Authors+Show Affiliations

Department of Epidemiology and Population Health, Montefiore Medical Center/Albert Einstein College of Medicine, 111 East 210th Street, Bronx, NY 10467, United States. kfreeman@montefiore.orgNo affiliation info available

Pub Type(s)

Comparative Study
Journal Article
Research Support, N.I.H., Extramural

Language

eng

PubMed ID

22093741

Citation

Freeman, Katherine, and Karen Bonuck. "Snoring, Mouth-breathing, and Apnea Trajectories in a Population-based Cohort Followed From Infancy to 81 Months: a Cluster Analysis." International Journal of Pediatric Otorhinolaryngology, vol. 76, no. 1, 2012, pp. 122-30.
Freeman K, Bonuck K. Snoring, mouth-breathing, and apnea trajectories in a population-based cohort followed from infancy to 81 months: a cluster analysis. Int J Pediatr Otorhinolaryngol. 2012;76(1):122-30.
Freeman, K., & Bonuck, K. (2012). Snoring, mouth-breathing, and apnea trajectories in a population-based cohort followed from infancy to 81 months: a cluster analysis. International Journal of Pediatric Otorhinolaryngology, 76(1), 122-30. https://doi.org/10.1016/j.ijporl.2011.10.019
Freeman K, Bonuck K. Snoring, Mouth-breathing, and Apnea Trajectories in a Population-based Cohort Followed From Infancy to 81 Months: a Cluster Analysis. Int J Pediatr Otorhinolaryngol. 2012;76(1):122-30. PubMed PMID: 22093741.
* Article titles in AMA citation format should be in sentence-case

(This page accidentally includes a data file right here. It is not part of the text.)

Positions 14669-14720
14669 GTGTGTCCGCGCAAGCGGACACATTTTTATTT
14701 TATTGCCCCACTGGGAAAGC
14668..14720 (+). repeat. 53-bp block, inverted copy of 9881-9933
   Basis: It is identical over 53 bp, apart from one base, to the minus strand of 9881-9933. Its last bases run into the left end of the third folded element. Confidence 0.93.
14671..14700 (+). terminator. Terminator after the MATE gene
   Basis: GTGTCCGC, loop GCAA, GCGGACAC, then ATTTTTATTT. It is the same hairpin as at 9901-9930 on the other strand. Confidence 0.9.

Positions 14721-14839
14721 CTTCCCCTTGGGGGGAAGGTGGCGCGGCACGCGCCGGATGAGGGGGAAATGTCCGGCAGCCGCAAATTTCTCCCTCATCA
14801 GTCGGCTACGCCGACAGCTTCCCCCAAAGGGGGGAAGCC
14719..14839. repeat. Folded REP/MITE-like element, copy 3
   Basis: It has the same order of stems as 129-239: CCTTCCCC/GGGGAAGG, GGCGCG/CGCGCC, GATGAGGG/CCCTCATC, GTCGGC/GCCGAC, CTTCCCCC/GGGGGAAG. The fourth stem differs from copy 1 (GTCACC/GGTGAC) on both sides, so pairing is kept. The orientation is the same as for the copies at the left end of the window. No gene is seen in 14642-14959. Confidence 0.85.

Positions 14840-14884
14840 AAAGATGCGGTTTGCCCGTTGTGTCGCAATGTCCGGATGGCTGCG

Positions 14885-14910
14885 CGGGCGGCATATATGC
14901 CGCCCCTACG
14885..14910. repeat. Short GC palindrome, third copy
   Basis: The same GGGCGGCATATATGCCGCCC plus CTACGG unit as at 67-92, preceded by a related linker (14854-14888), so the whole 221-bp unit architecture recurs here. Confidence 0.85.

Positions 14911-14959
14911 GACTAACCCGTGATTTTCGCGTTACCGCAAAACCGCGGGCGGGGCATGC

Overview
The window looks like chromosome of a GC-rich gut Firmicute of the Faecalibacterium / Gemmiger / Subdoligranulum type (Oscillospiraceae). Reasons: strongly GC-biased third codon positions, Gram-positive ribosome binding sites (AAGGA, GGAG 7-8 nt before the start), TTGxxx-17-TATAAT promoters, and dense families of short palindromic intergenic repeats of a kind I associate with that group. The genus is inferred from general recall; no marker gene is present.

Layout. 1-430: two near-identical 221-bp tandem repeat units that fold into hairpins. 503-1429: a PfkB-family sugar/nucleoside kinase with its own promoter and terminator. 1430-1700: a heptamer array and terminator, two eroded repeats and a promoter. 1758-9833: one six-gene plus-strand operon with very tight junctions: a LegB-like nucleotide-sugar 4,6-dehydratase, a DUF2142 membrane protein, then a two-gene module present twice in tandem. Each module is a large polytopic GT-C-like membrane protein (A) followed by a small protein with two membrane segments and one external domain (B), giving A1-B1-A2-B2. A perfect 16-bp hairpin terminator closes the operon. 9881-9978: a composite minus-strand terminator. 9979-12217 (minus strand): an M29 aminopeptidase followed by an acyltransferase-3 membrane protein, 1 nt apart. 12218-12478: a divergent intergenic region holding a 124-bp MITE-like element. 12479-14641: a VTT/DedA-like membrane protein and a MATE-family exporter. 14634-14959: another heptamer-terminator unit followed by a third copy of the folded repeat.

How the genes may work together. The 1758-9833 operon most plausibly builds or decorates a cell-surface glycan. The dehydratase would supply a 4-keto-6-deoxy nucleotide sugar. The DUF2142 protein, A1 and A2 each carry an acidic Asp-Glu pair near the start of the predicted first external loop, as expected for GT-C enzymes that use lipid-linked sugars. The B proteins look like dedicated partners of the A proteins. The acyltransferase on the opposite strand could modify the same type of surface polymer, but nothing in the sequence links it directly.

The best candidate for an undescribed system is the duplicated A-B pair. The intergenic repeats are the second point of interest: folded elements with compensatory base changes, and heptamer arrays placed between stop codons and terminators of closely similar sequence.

TY - JOUR T1 - Snoring, mouth-breathing, and apnea trajectories in a population-based cohort followed from infancy to 81 months: a cluster analysis. AU - Freeman,Katherine, AU - Bonuck,Karen, Y1 - 2011/11/16/ PY - 2011/06/09/received PY - 2011/10/18/revised PY - 2011/10/22/accepted PY - 2011/11/19/entrez PY - 2011/11/19/pubmed PY - 2012/5/17/medline SP - 122 EP - 30 JF - International journal of pediatric otorhinolaryngology JO - Int J Pediatr Otorhinolaryngol VL - 76 IS - 1 N2 - OBJECTIVE: The objective of this study was to characterize phenotypes of sleep disordered breathing (SDB) in early childhood that clinicians may find useful while monitoring symptom progression and associated SDB morbidity. METHODS: We performed a cluster analysis of SDB's primary symptoms: snoring, mouth-breathing, and apnea. Parents in the Avon Longitudinal Study of Parents and Children (ALSPAC) reported SDB symptoms by questionnaire for their child at 6, 18, 30, 42, 57, 69, and 81 months of age. Participants were those from the original cohort exclusive of children with congental or other medical conditions predisposing growth aberrations or respiratory problems (i.e. cleft palate, heart surgery and associated conditions, genetic syndromes-primarily Down's, cancer or kidney conditions, celiac disease, congenital adrenal hyperplasia), missing SDB measures for ≥ 2 timepoints, or missing birth length plus 2 subsequent height measures. RESULTS: Five clusters emerged from 10,441 children and were characterized according to patterns of mean severity of SDB symptoms over time. "Normals" (50%) were asymptomatic throughout. The "late snores and mouth-breathing" cluster (20%) remained asymptomatic until 4 years old. The "early snores" (10%) and "early apnea" (10%) clusters had peak symptoms at 6 and 18 months, respectively. In "all SDB after infancy" (10%), symptoms peaked from 30 to 42 months and remained elevated. Exploratory analyses found that "early snores" were significantly shorter than "normals." Associations with tonsillectomies and wheezing frequency supported external validation. CONCLUSIONS: Cluster analysis has elucidated the dynamic multi-symptom expression of SDB. The utility of cluster analysis will be evaluated in future analyses to predict growth, cognition and behavior outcomes. SN - 1872-8464 UR - https://www.unboundmedicine.com/medline/citation/22093741/Snoring_mouth_breathing_and_apnea_trajectories_in_a_population_based_cohort_followed_from_infancy_to_81_months:_a_cluster_analysis_ L2 - https://linkinghub.elsevier.com/retrieve/pii/S0165-5876(11)00555-6 DB - PRIME DP - Unbound Medicine ER -